Insights from thought leaders working to improve the lives of America’s Youth

Angela Cammack

Angela Cammack

Sr. Policy Advisor, College Promise Campaign
Within the next four years, more than 60% of jobs will require some post-secondary education. The problem: We’re not ready. Only 40% of U.S. adults have a post-secondary degree, and for many Americans, especially students from low-income households, college is increasingly unaffordable.
Kate Sandel Senior Policy Analyst,Massachusetts Department of Elementary and Secondary Education

Kate Sandel

Sr. Policy Analyst, MA Dept of Elem and Secondary Ed
While the dropout rate in Massachusetts has declined in recent years, reaching 1.9 percent in 2015, huge gaps remain. Last year, students whose first language is not English (FLNE) made up 18 percent of students enrolled in grades 9-12 but over 30 percent of the students who didn’t graduate on time. We have our work cut out for us.
Beth McCullough

Beth McCullough

Homeless Education Liaison Adrian Public Schools
“Are you excited about starting school?  It is your senior year, after all,” I said in my best “Rah, Rah, let’s go team!” voice.  She shrugged, “Not really. I don’t like being the new girl. Kids don’t talk to you—but they talk about you.” She went to many schools before entering our doors.
Caitlin Cheney

Caitlin Cheney

2012 Scholar, NAEHCY
As a homeless student, icebreakers were always tough for me. If my classmates asked about my family or tried to organize sleepovers, I couldn’t tell them that me and my younger sister didn’t have a place to live. I was afraid that if they knew, they would take her away from me.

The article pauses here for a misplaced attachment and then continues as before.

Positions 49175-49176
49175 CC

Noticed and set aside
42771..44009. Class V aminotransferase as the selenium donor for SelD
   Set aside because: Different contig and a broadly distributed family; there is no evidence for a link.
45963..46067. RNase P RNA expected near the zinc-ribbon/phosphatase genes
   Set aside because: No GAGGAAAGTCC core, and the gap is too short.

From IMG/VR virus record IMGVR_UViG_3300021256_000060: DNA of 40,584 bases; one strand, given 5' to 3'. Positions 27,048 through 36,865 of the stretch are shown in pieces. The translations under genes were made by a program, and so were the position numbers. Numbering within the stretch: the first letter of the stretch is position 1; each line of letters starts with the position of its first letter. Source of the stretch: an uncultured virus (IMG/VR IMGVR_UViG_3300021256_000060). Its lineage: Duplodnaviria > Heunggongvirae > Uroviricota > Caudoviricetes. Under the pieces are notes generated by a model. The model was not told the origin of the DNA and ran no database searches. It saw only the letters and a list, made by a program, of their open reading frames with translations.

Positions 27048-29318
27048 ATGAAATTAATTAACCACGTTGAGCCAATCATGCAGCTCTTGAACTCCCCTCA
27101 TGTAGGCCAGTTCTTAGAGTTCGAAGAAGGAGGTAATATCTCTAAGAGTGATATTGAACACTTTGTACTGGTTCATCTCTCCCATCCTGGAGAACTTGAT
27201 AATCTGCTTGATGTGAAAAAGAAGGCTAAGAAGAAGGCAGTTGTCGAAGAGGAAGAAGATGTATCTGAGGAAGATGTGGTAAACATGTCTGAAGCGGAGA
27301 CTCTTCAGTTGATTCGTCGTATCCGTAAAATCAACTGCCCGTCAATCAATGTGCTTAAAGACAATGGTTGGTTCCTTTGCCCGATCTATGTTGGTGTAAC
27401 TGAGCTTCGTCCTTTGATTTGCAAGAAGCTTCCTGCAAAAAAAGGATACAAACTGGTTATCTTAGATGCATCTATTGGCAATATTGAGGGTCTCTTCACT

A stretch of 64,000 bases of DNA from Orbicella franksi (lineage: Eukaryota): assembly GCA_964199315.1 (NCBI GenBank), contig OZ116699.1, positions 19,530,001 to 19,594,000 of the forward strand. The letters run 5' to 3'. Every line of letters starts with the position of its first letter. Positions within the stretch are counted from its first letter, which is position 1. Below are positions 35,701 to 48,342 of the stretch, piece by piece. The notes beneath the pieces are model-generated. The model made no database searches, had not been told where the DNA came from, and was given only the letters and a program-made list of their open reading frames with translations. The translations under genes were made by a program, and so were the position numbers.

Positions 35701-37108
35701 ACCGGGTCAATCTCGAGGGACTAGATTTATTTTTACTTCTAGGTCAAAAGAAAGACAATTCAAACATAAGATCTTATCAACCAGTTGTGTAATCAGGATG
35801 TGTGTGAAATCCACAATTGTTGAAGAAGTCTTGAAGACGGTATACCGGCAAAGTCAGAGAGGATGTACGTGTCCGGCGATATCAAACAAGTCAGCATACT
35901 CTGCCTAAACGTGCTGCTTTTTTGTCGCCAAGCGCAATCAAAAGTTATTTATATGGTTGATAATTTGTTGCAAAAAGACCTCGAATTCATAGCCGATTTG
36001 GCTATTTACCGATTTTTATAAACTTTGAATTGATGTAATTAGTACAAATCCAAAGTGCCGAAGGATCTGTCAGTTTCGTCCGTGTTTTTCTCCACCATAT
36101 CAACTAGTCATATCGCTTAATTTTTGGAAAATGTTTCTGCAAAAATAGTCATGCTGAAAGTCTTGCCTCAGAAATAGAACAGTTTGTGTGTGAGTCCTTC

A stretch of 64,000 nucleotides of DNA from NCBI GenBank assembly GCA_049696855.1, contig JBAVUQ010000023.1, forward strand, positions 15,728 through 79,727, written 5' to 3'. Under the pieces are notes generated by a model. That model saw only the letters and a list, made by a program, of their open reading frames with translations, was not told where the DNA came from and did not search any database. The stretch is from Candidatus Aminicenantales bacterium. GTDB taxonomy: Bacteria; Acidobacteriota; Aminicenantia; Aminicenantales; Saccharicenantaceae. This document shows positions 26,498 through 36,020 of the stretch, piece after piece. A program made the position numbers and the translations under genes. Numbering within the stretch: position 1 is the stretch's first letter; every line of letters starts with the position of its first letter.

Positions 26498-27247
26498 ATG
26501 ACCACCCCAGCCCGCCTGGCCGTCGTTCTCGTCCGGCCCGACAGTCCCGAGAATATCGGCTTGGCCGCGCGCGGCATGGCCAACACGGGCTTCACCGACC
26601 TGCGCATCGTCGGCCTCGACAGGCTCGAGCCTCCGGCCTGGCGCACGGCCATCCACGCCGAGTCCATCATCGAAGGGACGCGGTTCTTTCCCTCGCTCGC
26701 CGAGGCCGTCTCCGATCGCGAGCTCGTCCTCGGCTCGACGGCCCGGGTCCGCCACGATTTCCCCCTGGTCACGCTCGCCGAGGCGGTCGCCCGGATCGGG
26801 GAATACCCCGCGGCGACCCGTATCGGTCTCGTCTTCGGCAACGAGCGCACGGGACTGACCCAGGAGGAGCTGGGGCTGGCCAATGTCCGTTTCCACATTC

President & CEO, America's Promise Alliance
President & CEO America's Promise Alliance
I don’t have teenage kids any more, but I do have a special interest in the nearly 4 million kids who are just starting high school right now. Back in 2010, the GradNation campaign set a goal of 90 percent high school graduation by 2020, and we’ve made great progress since then, reaching an all-time high graduation rate of 82.3 percent. 

Lisa Gonzales

Dropout Prevention Specialist, Tucson High Magnet School
This article is part of the “What’s Working” series, which highlights promising practices for helping to close the graduation gap in communities and states across the country.  My job title can be a
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Don Yu

In 2013, First Lady Michelle Obama approached then-Secretary of Education Arne Duncan with the goal of inspiring more young people to attend college.
Rachael Tutwiler Fortune
Director of Alliance Engagement
On a hot summer afternoon in Tucson, Arizona, I decided to take a walk, visiting young people I care a lot about but don’t know. I didn’t walk alone, instead joining a group of remarkable community leaders. The heat didn’t bother us, nor did it stop us. We were walking with a purpose.
Tanya Tucker, Vice President of Alliance Engagement
Vice President of Alliance Engagement
I thought if I let a little time pass the sadness, fear, anger and frustration that has surrounded me since learning of the events in Baton Rouge, St. Paul and Dallas would dissipate a bit. I just needed a little break in the clouds so my emotions wouldn’t be so raw and my thoughts could become clearer. That didn’t happen. I’m as raw as when I first heard the news and perhaps even more angry and frustrated.
Erica Turner

Erica Turner

Former Intern, America's Promise Alliance
As students across the country have graduated from high school, we know that the transition into the “real world” can be a challenge.  Here are 10 tips that will help make the transition a little easier.
Catalina Tang

Catalina Tang

I was sixteen years old when I came to Boston from Colombia to reunite with my family after spending over 20 years apart from each other. I was a recent immigrant youth struggling with speaking English, navigating the education system, and finding a sense of belonging to my new community. It felt like starting all over again.
Stephanie Watkins-Cruz
Youth Board Member America’s Promise Alliance
The first person I told about my family’s eviction in 2010 was my junior prom date, Kevin. As supportive and wonderful as my teachers and counselors were in high school, I was scared that the moment would define me and that telling them would cause something bad to happen—what exactly, I’m not sure—but I was scared. I was embarrassed. And so I held it in.